Although the court in Pierce Packing framed its holding in broad terms, the facts of that case distinguish it from the situation now under consideration. In Pierce Packing, Pierce settled by agreeing to post job vacancies, let women bid on jobs, transfer seniority for women who switched jobs, and implement an affirmative action program. Two years later, the Commission conducted a compliance review finding continued sex discrimination. Specifically, the review revealed sex segregated departments and job classifications with resulting pay disparity and discriminatory layoff policy. 669 F.2d at 606. The Commission then filed a complaint alleging that Pierce intentionally engaged in unlawful employment practices in violation of Title VII. 669 F.2d at 607. Thus, in Pierce Packing the Commission did try to "leapfrog" the jurisdictional prerequisites of Sec. 706(f)(1). Although on appeal in Pierce Packing, the Commission may have argued in the alternative for specific enforcement, see 669 F.2d at 608, the complaint which was dismissed did not so limit itself.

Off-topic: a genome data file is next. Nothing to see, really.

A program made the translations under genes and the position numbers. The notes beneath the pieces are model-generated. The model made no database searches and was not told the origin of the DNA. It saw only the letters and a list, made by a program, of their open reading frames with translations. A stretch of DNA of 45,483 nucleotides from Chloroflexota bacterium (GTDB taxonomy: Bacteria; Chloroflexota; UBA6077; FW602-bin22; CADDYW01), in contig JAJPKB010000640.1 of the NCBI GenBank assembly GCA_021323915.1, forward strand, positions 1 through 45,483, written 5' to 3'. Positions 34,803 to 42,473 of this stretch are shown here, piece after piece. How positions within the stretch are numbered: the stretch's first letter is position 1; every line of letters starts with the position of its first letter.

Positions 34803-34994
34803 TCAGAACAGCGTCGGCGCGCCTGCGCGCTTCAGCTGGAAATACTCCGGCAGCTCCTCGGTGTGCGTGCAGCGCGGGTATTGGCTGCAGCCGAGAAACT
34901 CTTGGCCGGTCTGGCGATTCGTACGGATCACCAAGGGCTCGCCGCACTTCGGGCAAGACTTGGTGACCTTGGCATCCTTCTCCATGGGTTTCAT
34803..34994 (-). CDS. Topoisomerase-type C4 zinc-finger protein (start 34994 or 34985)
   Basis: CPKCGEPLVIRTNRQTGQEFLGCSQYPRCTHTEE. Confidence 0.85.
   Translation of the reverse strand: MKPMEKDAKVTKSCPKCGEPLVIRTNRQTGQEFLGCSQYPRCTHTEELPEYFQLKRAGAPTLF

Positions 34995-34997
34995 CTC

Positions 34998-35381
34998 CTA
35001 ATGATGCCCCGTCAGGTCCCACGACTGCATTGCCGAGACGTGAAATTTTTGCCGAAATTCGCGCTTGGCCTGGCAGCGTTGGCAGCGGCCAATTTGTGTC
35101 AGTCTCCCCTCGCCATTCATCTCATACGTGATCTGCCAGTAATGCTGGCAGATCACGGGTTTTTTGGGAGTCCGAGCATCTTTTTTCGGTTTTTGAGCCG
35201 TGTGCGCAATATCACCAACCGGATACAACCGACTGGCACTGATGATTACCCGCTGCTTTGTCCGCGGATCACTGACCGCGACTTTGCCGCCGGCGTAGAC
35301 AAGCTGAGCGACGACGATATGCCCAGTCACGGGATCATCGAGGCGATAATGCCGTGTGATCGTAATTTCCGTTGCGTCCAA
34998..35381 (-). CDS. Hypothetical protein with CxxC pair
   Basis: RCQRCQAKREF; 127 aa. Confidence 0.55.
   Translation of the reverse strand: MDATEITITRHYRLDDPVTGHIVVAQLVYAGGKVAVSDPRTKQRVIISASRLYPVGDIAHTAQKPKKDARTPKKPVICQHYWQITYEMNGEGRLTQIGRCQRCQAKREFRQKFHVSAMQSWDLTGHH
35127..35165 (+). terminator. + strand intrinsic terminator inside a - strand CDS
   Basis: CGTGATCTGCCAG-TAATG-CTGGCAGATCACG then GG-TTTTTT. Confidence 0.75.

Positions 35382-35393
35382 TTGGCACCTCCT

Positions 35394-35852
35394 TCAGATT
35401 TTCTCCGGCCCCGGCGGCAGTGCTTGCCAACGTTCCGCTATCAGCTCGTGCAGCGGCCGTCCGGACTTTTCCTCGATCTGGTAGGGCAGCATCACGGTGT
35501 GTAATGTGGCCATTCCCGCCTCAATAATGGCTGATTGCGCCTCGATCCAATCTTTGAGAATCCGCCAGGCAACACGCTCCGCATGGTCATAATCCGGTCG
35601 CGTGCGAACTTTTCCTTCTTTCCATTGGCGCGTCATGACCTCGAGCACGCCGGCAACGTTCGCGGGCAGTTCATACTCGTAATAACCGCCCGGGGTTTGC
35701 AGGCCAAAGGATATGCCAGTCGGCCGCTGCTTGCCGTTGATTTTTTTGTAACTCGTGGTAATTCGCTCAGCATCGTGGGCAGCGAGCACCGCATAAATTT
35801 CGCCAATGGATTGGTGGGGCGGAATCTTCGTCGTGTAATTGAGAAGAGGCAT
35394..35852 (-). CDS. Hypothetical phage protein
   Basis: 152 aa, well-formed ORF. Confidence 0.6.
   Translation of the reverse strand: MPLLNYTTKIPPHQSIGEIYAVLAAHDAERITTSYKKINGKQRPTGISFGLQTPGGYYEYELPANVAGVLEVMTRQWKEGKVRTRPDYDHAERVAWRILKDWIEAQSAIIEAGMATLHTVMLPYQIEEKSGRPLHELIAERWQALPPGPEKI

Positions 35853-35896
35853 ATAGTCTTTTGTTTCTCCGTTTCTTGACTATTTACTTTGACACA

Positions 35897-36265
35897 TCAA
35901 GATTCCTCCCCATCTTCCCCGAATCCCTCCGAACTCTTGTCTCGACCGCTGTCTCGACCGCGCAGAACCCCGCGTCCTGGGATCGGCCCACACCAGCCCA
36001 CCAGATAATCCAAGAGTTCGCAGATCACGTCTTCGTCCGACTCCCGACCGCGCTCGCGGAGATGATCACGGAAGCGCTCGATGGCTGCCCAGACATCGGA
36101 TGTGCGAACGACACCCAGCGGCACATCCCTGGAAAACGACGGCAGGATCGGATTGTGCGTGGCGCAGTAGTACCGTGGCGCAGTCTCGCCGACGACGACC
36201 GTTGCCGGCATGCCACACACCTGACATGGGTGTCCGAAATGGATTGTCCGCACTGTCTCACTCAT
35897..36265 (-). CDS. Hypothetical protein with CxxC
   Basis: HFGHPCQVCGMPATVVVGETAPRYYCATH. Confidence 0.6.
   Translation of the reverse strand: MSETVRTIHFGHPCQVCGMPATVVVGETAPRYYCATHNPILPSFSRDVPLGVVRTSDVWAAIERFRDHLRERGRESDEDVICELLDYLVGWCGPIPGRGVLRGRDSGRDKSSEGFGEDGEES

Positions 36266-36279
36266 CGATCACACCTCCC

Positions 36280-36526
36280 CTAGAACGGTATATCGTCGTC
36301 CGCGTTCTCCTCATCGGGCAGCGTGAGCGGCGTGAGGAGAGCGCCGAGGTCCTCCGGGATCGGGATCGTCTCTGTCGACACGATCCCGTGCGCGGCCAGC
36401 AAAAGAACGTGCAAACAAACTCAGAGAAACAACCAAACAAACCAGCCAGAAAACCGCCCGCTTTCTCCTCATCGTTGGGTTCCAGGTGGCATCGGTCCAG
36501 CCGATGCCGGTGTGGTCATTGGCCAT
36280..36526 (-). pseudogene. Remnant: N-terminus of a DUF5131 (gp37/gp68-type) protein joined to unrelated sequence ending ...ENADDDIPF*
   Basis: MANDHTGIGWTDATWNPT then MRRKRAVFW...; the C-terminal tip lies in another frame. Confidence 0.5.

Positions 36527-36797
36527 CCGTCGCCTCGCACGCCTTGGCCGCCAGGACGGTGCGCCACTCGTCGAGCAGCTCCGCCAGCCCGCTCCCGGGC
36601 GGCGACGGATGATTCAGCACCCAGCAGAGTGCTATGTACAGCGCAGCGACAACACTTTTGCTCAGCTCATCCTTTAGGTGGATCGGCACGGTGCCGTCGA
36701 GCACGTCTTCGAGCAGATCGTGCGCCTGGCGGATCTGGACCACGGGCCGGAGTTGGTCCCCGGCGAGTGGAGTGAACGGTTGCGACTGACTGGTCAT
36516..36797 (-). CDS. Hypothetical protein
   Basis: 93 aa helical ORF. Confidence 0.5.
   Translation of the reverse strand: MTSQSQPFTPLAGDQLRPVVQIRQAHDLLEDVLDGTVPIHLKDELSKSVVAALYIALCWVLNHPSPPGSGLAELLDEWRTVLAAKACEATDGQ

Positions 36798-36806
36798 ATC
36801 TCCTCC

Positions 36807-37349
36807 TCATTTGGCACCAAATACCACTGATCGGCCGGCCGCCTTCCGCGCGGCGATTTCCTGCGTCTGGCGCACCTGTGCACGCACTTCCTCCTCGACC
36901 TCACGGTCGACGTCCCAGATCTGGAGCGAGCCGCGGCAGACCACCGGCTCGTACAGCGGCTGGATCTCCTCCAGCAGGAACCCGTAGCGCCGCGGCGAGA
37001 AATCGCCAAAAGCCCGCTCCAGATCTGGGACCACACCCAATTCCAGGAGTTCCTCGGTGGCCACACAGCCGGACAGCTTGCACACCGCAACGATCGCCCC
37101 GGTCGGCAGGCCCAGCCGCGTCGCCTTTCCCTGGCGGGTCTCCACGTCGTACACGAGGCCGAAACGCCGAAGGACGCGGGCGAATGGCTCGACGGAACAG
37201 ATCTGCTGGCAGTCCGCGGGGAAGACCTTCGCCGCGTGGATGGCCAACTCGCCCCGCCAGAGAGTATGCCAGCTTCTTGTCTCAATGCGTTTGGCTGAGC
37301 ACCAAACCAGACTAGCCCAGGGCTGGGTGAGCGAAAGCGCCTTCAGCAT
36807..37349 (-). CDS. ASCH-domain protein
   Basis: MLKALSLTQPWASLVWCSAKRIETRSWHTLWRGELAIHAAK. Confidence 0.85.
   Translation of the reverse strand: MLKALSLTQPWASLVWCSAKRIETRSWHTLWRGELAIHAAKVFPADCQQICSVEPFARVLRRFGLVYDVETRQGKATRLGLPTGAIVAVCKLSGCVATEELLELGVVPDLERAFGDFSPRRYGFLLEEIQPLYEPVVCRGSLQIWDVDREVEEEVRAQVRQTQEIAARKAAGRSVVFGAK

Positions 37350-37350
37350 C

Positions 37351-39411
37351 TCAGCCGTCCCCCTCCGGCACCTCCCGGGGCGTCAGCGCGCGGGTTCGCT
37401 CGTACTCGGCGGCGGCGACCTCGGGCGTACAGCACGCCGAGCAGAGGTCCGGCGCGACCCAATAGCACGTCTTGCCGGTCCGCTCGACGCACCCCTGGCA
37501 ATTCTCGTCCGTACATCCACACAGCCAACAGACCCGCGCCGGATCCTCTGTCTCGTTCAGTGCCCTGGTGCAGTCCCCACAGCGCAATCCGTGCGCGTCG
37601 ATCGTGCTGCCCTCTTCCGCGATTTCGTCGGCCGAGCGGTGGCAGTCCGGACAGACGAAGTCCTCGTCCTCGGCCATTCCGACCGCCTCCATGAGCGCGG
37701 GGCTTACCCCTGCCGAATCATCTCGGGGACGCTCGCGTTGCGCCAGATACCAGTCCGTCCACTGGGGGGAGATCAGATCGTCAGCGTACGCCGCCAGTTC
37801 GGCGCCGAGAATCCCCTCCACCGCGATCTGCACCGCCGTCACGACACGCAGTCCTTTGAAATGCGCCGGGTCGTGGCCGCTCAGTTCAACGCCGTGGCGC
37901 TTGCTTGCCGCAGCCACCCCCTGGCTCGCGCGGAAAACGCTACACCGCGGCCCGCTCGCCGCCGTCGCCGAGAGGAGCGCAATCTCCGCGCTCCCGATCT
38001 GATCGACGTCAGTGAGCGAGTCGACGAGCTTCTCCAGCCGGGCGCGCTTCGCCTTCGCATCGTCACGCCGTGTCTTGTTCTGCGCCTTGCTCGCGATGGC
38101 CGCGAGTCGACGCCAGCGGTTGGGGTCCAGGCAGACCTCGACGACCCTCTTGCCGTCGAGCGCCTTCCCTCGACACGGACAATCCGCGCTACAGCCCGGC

In contrast, the Commission in this case seeks enforcement of a specific agreement without any ruling on the underlying charge of intentional employment discrimination. The damages sought arise from the breach of the agreement rather than from a generalized employment discrimination charge, and unlike the Commission's complaint in Pierce Packing, the complaint below does not seek to change Beck's general hiring or promotion practices. In a case such as the one before us, there is no reason to distinguish PDS agreements from conciliation agreements. Both promote the statutory goal of voluntary compliance and neither subverts other provisions of Title VII.